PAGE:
Collecting published accounts: Part Five

Alicia Crane WilliamsSee the previous chapters in the series here, here, here, and here.

Published versions of vital records (in print or digital) for early New England families are plentiful. Between,, and, you can search the published volumes of “Massachusetts Vital Records to 1850”; Holbrook’s “Massachusetts Town Records 1620-1988,” which includes images from some original records; the Barbour collection of “Connecticut Vital Records to 1870”; Arnold’s “Rhode Island Vital Records, 1636-1930”; “Vermont Vital Records 1720-1908”; “New Hampshire records 1654-1949”; “Maine records 1620-1922”; and many more. There is no excuse these days for not checking an early New England vital record.

True or false? If you find a source that refers to an event from a published vital record, you can rest assured that all proper protocol has been followed, that the record has been copied correctly, that no conflicting records exist, and that you don’t need to actually look at the records yourself.

False, and it only takes a little exposure to backtracking vital records for you to realize how complicated verifying accounts can be when a transcription published in the The New England Historical and Genealogical Register in 1878 differs from the transcription published in the Massachusetts Vital Records Through 1850 volume published in 1910, which differs from the nineteenth century copy in “Massachusetts Town and Vital Records 1620-1988,” which differs from the seventeenth century original in the same collection, which conflicts with the baptismal date in church records, which may differ from a transcript of a contemporary family Bible….

In our example with Richard Newton, the vital records search is pretty straight-forward. I need to look at the vital records of Marlborough, Southborough, Sudbury, Charlestown, Marshfield, Watertown, Concord, and Framingham, all of which are available on I will bring up every birth, marriage, and death from the database, record the volume and page citations, print every relevant page for proofreading later (and to avoid Murphy’s Law – the one I don’t print will be the one I will have to look up again to settle a question or discrepancy). Then I will compare these to other transcriptions (e.g., early Sudbury records were published in the Register in 1852). Every single one of them, as many versions as I find.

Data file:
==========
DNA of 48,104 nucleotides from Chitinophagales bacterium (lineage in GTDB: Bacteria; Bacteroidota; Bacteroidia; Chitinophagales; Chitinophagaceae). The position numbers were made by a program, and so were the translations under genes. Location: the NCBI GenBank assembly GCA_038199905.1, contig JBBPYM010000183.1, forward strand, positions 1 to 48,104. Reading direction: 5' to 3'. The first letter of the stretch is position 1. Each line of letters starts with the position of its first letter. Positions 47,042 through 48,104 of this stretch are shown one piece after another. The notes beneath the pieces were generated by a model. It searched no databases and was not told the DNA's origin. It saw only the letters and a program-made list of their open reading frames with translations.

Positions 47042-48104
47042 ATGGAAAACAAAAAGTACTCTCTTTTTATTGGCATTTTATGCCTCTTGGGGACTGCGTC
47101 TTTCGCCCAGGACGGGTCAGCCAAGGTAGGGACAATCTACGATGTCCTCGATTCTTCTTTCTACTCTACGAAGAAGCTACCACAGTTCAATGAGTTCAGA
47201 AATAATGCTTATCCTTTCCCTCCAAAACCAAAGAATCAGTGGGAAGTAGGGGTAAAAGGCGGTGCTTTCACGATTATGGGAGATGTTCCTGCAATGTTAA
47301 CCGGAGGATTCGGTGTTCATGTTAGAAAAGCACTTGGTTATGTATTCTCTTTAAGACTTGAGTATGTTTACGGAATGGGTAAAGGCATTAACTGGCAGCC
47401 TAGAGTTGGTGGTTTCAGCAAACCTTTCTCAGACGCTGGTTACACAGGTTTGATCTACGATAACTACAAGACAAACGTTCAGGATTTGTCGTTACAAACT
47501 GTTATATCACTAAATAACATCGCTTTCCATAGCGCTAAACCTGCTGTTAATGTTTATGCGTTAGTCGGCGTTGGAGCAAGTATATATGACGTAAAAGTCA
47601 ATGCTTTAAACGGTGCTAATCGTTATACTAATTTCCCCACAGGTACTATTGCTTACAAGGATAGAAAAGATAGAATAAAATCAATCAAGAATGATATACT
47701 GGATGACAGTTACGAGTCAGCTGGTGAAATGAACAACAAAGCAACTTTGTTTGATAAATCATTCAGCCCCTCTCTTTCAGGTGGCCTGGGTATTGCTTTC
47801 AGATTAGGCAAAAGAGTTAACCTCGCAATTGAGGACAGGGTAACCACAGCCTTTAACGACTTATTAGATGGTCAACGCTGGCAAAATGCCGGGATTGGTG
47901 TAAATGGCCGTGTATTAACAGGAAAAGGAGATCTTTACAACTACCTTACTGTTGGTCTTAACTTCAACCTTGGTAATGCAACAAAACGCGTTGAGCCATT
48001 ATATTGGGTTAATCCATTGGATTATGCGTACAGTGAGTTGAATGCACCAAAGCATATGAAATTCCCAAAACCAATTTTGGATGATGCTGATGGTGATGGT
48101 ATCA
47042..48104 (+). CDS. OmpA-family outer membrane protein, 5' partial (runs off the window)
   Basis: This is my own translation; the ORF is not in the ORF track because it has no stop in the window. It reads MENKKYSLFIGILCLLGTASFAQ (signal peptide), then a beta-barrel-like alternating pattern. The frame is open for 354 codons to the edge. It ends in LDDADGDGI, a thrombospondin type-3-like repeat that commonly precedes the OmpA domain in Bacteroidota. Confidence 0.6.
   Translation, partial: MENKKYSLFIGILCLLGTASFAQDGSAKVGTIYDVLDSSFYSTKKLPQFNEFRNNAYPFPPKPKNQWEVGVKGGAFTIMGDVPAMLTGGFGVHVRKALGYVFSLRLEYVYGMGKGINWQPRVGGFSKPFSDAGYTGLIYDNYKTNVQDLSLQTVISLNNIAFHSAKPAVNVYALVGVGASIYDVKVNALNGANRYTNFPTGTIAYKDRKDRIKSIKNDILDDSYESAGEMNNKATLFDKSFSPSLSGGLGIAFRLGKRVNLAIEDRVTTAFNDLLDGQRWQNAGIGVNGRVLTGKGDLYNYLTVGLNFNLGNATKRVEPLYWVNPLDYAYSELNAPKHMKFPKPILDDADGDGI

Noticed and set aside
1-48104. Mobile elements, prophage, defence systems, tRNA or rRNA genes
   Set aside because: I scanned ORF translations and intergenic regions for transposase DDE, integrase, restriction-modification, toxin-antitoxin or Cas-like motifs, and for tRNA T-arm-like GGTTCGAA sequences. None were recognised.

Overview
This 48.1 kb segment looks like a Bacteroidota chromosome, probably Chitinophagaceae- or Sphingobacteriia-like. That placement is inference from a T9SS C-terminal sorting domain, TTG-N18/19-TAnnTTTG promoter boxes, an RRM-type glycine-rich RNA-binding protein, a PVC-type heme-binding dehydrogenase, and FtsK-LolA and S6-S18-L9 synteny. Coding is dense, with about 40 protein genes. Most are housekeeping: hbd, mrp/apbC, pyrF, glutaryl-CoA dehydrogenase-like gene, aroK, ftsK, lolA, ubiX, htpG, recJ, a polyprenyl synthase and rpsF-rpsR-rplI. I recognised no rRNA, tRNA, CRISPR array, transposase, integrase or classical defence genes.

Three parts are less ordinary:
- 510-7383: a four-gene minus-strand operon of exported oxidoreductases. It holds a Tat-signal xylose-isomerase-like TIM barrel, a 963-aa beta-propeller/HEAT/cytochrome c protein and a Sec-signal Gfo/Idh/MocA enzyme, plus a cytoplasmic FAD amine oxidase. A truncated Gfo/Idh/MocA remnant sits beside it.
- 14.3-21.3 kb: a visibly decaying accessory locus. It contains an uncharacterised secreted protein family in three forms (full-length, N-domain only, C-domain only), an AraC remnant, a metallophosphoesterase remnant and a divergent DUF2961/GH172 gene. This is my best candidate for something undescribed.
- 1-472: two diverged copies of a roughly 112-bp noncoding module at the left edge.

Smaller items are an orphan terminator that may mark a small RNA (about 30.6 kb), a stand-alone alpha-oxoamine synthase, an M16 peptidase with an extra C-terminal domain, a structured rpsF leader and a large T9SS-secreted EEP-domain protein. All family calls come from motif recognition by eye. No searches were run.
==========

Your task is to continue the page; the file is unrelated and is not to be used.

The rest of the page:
Discrepancies may seem minor, but a typo or misinterpretation can snowball. Numbers of old calendar months, double year dates, and ages at death, for example, are fraught with danger. A death date written in Old Style as 2 (11) 1642, in his 54th year, might be translated, inaccurately, as 11 February 1642/43 age 54, then re-translated to 11 February 1643/44 in his 55th year, and you can see where that is heading.  A “nit picking” brain is a requirement for all genealogists.

Assuming that I have now gone through all of the relevant published sources within my reach (see my posts on “Cheat Sheets”), the “fun” part, alas, is over. Next, the drudgery begins – composition, analysis, and proofreading.

To be continued.

Alicia Crane Williams

About Alicia Crane Williams

Alicia Crane Williams, FASG, Lead Genealogist of Early Families of New England Study Project, has compiled and edited numerous important genealogical publications including The Mayflower Descendant and the Alden Family “Silver Book” Five Generations project of the Mayflower Society. Most recently, she is the author of the 2017 edition of The Babson Genealogy, 1606-2017, Descendants of Thomas and Isabel Babson who first arrived in Salem, Massachusetts, in 1637. Alicia has served as Historian of the Massachusetts Society of Mayflower Descendants, Assistant Historian General at the General Society of Mayflower Descendants, and as Genealogist of the Alden Kindred of America. She earned a bachelor’s degree from the University of Connecticut and a master’s degree in History from Northeastern University.View all posts by Alicia Crane Williams